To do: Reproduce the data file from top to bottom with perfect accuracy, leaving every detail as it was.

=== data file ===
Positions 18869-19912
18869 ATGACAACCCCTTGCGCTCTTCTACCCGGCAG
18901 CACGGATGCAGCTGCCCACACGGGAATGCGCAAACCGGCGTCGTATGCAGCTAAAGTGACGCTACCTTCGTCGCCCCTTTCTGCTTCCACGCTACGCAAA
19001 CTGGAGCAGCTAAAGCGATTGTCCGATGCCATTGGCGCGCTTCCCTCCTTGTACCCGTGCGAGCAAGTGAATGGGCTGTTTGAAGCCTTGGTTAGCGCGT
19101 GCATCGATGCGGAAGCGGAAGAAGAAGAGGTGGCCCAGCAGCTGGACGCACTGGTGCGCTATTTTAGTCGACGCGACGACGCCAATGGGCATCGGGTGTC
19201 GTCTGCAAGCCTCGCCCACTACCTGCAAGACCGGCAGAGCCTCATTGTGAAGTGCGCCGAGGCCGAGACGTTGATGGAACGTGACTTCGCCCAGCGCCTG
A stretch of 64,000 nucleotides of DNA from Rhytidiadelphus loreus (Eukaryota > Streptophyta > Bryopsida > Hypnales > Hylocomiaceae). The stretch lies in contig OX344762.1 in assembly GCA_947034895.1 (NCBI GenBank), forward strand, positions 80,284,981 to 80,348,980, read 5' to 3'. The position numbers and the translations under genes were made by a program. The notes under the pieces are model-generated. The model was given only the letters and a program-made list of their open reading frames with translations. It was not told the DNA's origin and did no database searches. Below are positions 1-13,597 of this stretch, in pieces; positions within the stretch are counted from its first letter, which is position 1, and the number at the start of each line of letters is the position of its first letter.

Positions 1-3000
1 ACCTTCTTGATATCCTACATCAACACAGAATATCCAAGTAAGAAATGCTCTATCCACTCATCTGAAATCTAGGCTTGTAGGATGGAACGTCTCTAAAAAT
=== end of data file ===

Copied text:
Positions 18869-19912
18869 ATGACAACCCCTTGCGCTCTTCTACCCGGCAG
18901 CACGGATGCAGCTGCCCACACGGGAATGCGCAAACCGGCGTCGTATGCAGCTAAAGTGACGCTACCTTCGTCGCCCCTTTCTGCTTCCACGCTACGCAAA
19001 CTGGAGCAGCTAAAGCGATTGTCCGATGCCATTGGCGCGCTTCCCTCCTTGTACCCGTGCGAGCAAGTGAATGGGCTGTTTGAAGCCTTGGTTAGCGCGT
19101 GCATCGATGCGGAAGCGGAAGAAGAAGAGGTGGCCCAGCAGCTGGACGCACTGGTGCGCTATTTTAGTCGACGCGACGACGCCAATGGGCATCGGGTGTC
19201 GTCTGCAAGCCTCGCCCACTACCTGCAAGACCGGCAGAGCCTCATTGTGAAGTGCGCCGAGGCCGAGACGTTGATGGAACGTGACTTCGCCCAGCGCCTG
A stretch of 64,000 nucleotides of DNA from Rhytidiadelphus loreus (Eukaryota > Streptophyta > Bryopsida > Hypnales > Hylocomiaceae). The stretch lies in contig OX344762.1 in assembly GCA_947034895.1 (NCBI GenBank), forward strand, positions 80,284,981 to 80,348,980, read 5' to 3'. The position numbers and the translations under genes were made by a program. The notes under the pieces are model-generated. The model was given only the letters and a program-made list of their open reading frames with translations. It was not told the DNA's origin and did no database searches. Below are positions 1-13,597 of this stretch, in pieces; positions within the stretch are counted from its first letter, which is position 1, and the number at the start of each line of letters is the position of its first letter.

Positions 1-3000
1 ACCTTCTTGATATCCTACATCAACACAGAATATCCAAGTAAGAAATGCTCTATCCACTCATCTGAAATCTAGGCTTGTAGGATGGAACGTCTCTAAAAAT